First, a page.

Cities are becoming bigger and younger

According to UN Habitat, more than half of the world’s 8 billion population now lives in towns and cities. By 2030, 60% of the global urban population will be under the age of 18.

More cities are struggling

The so-called ‘urban advantage’ (benefits of living in urban areas over rural) is increasingly under strain. Urban areas are experiencing significant and growing inequalities as essential services, infrastructure and labour markets struggle to meet demand.

The future of cities is in the hands of young people

As highlighted in the New Urban Agenda, young people are central to developing sustainable cities. They make up the majority of the population in many urban areas today and hold the key to our cities’ future. That’s why it is vital to listen to young people’s voices and support their ideas and aspirations.

Girls and boys, young women and young men are key agents of change in creating a better future and when empowered they have great potential to advocate on behalf of themselves and their communities. Ensuring more and better opportunities for their meaningful participation will be essential for the implementation of the New Urban Agenda.

United Nations

Unfortunately, in many urban areas worldwide, young people’s needs are overlooked. Their influence is limited, and their potential remains untapped. Failing to involve young people meaningfully and benefit from their input is a missed opportunity that poses significant global risks.


Adolescence – a turning point in young peoples’ lives

Between 10 and 19 years of age (loosely defined as adolescence by the World Health Organization), young people experience significant physical and cognitive changes that shape their habits, attitudes and behaviours. It is a time when they become more independent, but also feel more vulnerable. This phase in young people’s lives presents a unique opportunity to promote their future health and wellbeing, and to build their civic engagement.

Adolescents can often fall through the cracks between policy and programming for children (aged 0-10) and older youth (aged 18-24). HCA aims to redress this gap.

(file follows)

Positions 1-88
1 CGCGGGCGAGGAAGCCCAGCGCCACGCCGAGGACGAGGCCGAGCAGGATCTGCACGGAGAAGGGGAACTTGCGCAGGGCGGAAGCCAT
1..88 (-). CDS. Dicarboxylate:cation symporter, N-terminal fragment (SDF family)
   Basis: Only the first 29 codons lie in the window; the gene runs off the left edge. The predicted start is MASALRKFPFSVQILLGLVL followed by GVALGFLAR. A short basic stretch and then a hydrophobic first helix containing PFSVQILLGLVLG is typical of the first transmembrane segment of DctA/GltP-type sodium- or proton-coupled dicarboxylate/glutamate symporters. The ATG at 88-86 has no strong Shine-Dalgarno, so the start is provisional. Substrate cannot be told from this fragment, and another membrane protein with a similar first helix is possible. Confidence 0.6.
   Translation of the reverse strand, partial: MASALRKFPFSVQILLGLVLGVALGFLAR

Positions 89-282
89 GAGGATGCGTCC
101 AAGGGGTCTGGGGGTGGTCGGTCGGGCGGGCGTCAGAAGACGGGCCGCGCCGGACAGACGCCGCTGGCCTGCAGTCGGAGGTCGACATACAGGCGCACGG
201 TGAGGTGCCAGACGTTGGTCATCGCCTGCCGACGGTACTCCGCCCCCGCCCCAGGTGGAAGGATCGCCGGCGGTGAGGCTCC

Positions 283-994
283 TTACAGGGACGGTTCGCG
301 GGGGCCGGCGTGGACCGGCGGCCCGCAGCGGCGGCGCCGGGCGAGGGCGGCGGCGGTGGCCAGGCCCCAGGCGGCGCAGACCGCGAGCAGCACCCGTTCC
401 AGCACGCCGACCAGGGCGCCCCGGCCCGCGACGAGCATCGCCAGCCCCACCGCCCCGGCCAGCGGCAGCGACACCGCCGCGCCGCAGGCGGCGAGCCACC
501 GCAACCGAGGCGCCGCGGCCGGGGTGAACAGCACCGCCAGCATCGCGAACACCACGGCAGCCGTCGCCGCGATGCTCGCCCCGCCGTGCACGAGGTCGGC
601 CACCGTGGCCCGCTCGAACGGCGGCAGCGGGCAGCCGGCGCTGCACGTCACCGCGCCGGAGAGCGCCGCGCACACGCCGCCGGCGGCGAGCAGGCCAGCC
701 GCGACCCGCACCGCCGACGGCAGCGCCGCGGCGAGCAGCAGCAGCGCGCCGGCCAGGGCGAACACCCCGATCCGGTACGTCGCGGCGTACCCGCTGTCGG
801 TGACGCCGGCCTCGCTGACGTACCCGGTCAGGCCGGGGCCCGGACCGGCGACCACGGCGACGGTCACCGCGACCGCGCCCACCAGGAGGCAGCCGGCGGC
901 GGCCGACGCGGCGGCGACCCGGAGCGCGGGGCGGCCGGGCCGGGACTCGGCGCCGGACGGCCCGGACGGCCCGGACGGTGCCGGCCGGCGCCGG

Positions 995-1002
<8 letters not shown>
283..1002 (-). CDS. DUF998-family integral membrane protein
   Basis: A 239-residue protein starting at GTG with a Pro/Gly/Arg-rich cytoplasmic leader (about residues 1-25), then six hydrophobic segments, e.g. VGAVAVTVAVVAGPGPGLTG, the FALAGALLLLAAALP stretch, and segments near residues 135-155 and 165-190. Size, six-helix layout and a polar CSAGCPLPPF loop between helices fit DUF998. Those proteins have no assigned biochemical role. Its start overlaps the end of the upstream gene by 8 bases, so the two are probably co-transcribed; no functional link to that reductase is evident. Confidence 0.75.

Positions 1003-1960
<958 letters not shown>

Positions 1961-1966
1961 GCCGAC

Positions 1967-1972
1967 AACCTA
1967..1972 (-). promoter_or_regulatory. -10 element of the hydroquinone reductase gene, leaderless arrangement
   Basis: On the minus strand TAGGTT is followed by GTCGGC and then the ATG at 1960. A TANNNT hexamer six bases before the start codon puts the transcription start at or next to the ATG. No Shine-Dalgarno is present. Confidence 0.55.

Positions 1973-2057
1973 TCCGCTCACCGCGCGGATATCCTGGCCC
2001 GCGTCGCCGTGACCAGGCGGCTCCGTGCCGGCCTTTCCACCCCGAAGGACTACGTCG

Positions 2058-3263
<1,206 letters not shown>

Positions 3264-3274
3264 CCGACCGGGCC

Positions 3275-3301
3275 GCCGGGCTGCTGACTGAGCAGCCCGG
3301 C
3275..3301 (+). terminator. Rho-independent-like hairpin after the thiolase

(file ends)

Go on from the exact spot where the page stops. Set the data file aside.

Investing in adolescence yields triple benefits, bringing health, social and economic gains to today’s adolescents, tomorrow’s adults and future generations.

World Health Organization

Intermediary cities – our entry point

The fastest growing urban areas are intermediary cities. These are usually cities with between 50,000 and 1 million inhabitants, but the upper limit can be much higher in countries with larger populations, such as in India.

Intermediary cities often have high in-migration from rural areas and account for the largest share of the urban poor. They also typically have fewer amenities and resources than larger cities. However, their relatively smaller size presents opportunities for access to, and engagement of, local stakeholders, particularly local government.

Making the most of digital

Digital technology and innovation has changed how people, particularly adolescents, engage with the world. This is especially true in cities where better connectivity and access to digital tools present new opportunities. As cities continue to evolve into ‘smart cities’, it becomes even more crucial to harness the power of digital to promote adolescents’ health and wellbeing, amplify their voices, and involve them in shaping their urban environments.

At the same time, it is widely recognised that digital can exclude or even harm young people. To achieve equitable urban development, it is key that we equip adolescents with the skills and knowledge to use digital technology safely and beneficially.